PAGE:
The Top Chef host, who was diagnosed at 36, has been open about her struggle with the disorder

By Claudia Harmata
July 14, 2020 09:00 AM
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Padma Lakshmi reflects on the anger she felt after her late endometriosis diagnosis in the cover story of the September issue of Women’s Health.

Looking back on her diagnosis at 36, the Top Chef host, 49, says she was "pissed" after realizing she could have been saved years of pain had a doctor recognized her symptoms sooner.

"At first, I was relieved. It wasn’t until a year after the surgery that I started getting really pissed," Lakshmi admitted, referring to an operation she had to remove invasive tissue caused by the disease.

"Like, ‘Wait a minute, I lost a week of my life every month of every year since I was 13 because of this shit, and I could have had this operation at 20 rather than 36?' " she added. "I’m shocked that a health professional didn’t say, 'This is weird. Your cramps are above and beyond what they should be.' "

Lakshmi previously opened up to PEOPLE about her struggle with the disease, recalling how it would leave her "bedridden" every time she had her period.

Padma Lakshmi
Tyler Joe for Women’s Health
Padma Lakshmi
Tyler Joe for Women’s Health

"I got my period when I was 13 and didn’t get diagnosed until I was 36. That’s 23 years, 12 months a year, 12 weeks from, you know, that I was missing at volleyball practice, the school dance, midterm exams, helping my mom cook the family meal," she told PEOPLE Now in 2018. "All these things that’s part and parcel of being a teenage kid.”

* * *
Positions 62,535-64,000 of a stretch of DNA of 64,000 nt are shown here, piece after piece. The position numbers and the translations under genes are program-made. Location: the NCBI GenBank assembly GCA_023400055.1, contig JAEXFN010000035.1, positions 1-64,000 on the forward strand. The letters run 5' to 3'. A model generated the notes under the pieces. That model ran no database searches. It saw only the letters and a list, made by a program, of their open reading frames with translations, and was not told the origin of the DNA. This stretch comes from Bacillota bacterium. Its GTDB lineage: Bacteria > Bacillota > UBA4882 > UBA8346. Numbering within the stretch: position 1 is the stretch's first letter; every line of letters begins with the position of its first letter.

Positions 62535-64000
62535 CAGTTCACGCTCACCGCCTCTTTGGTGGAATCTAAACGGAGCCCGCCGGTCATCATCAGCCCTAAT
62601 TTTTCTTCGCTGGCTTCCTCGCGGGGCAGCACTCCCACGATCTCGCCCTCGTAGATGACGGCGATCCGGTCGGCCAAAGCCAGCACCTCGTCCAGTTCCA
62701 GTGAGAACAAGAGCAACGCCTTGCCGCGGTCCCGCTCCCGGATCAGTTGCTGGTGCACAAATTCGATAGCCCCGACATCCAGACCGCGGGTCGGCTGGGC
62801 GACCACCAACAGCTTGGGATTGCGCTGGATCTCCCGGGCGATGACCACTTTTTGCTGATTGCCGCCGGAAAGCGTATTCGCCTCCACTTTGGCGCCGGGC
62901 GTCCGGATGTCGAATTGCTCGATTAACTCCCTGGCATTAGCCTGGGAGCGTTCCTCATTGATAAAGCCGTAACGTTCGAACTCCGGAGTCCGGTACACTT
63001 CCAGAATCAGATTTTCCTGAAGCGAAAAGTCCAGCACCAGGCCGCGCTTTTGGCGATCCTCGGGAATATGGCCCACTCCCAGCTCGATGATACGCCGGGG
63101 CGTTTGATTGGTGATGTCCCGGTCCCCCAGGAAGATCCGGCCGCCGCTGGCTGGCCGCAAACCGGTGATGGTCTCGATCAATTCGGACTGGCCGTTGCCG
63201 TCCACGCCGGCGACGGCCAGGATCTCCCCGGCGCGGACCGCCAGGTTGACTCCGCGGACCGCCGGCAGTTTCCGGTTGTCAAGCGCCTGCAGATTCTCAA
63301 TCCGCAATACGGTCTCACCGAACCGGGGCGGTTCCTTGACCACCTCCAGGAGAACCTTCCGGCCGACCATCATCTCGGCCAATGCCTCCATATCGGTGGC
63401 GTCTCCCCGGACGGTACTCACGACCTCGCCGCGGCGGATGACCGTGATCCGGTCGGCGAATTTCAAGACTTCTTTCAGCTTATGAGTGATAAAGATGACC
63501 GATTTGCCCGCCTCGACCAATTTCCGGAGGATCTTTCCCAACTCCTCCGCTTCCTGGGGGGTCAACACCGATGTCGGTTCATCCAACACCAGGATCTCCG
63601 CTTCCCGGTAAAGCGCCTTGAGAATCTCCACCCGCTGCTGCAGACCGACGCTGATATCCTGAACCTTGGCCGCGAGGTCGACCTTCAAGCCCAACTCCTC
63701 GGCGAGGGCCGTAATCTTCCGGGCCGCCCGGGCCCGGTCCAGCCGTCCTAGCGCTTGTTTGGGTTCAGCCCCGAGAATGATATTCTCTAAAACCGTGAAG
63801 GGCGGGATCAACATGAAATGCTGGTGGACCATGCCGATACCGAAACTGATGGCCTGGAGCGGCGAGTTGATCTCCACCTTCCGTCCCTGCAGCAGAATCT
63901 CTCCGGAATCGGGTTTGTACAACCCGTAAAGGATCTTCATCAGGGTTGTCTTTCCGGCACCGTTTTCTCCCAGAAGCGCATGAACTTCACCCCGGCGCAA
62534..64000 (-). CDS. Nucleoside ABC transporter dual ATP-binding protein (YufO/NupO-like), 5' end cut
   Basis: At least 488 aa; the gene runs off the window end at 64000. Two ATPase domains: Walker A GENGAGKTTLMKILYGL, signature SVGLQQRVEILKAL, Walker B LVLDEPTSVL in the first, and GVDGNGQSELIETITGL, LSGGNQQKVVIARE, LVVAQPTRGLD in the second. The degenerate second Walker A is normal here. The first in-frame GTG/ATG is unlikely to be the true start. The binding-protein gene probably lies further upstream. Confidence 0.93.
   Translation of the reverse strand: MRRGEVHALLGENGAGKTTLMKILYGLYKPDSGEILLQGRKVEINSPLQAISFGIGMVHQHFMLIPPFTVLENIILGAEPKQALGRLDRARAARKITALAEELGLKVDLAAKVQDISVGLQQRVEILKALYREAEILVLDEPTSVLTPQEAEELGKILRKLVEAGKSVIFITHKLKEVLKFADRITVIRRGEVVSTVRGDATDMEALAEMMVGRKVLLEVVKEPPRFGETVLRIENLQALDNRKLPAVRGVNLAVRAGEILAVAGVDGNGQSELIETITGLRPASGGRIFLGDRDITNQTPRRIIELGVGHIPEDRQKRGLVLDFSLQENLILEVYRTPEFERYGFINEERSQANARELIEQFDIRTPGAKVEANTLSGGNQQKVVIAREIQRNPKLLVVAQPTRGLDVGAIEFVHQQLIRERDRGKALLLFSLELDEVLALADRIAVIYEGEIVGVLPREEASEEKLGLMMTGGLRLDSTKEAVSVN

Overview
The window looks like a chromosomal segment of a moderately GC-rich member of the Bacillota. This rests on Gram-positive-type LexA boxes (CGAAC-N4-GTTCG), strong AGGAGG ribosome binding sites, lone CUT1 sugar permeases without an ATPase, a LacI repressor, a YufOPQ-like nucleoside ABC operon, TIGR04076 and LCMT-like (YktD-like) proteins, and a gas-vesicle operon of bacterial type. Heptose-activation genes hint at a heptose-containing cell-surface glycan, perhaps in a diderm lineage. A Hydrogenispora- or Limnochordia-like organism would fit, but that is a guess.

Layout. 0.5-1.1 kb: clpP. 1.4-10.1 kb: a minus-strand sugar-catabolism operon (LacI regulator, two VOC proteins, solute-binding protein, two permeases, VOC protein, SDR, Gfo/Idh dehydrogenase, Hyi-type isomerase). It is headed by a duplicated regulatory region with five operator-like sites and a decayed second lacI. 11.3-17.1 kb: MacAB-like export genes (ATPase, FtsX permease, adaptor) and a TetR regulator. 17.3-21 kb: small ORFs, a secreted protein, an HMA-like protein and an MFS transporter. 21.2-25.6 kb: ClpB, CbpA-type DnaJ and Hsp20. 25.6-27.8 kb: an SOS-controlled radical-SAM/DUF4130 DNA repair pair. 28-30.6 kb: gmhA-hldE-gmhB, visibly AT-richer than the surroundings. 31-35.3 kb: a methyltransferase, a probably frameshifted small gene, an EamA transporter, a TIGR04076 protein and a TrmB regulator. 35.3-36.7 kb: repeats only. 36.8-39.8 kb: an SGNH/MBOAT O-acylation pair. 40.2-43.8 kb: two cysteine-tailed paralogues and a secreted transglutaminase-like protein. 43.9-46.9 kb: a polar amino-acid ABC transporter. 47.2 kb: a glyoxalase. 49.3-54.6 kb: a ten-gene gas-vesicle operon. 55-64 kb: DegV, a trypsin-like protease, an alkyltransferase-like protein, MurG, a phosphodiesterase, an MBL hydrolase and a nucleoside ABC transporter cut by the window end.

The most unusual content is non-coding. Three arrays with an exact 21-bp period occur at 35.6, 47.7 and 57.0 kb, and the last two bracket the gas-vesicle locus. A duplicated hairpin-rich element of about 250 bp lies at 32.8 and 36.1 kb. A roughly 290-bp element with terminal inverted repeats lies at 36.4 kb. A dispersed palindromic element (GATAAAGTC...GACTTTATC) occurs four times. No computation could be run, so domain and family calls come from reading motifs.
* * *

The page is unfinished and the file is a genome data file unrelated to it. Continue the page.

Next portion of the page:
Since her diagnosis and as she's gotten older, the cookbook author said her symptoms have improved.

“I’m getting older, and so my hormones are calming down, so I don’t suffer as much as I used to,” she told PEOPLE last year. "So, my endometriosis doesn’t affect me nearly as much as it did before when I was in my 30s or in my 20s."

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In her 40s the former model also added Pilates to her workout routine, telling Women's Health it has made her body stronger in ways she wasn't expecting.

"I started going to Pilates a few years ago, because my chiropractor recommended it for my back," she said. "Pilates changed my body. It made me strong in places I didn’t know I needed to be. I have a butt now that I didn’t have during my modeling career!"

Tyler Joe for Women’s Health

She also opened up about inspiration behind her upcoming Hulu original travel series Taste the Nation, premiering on June 19.

"I was always self-referring to my own immigrant story, and I kind of got sick of talking about myself. I started trying to find and understand the stories of other immigrants, to prove my political points," she explained. "Taste the Nation is about exploring American food and how it evolves, and using food to get into a community. Because for so many of us in America, other people are deciding our narrative. Other people are telling our story in a more amplified way than we’re able to because we all don’t have access to that megaphone."

These are lessons Lakshmi also hopes to pass down to her 10-year-old daughter, Krishna.

"I’m trying to think through the practice of cooking with Krishna. I want to pass down more than just heritage and culture — also how to live ethically, and be kind and fair and detail-oriented," she said. "There are metaphors for life that you can find in the act of cooking."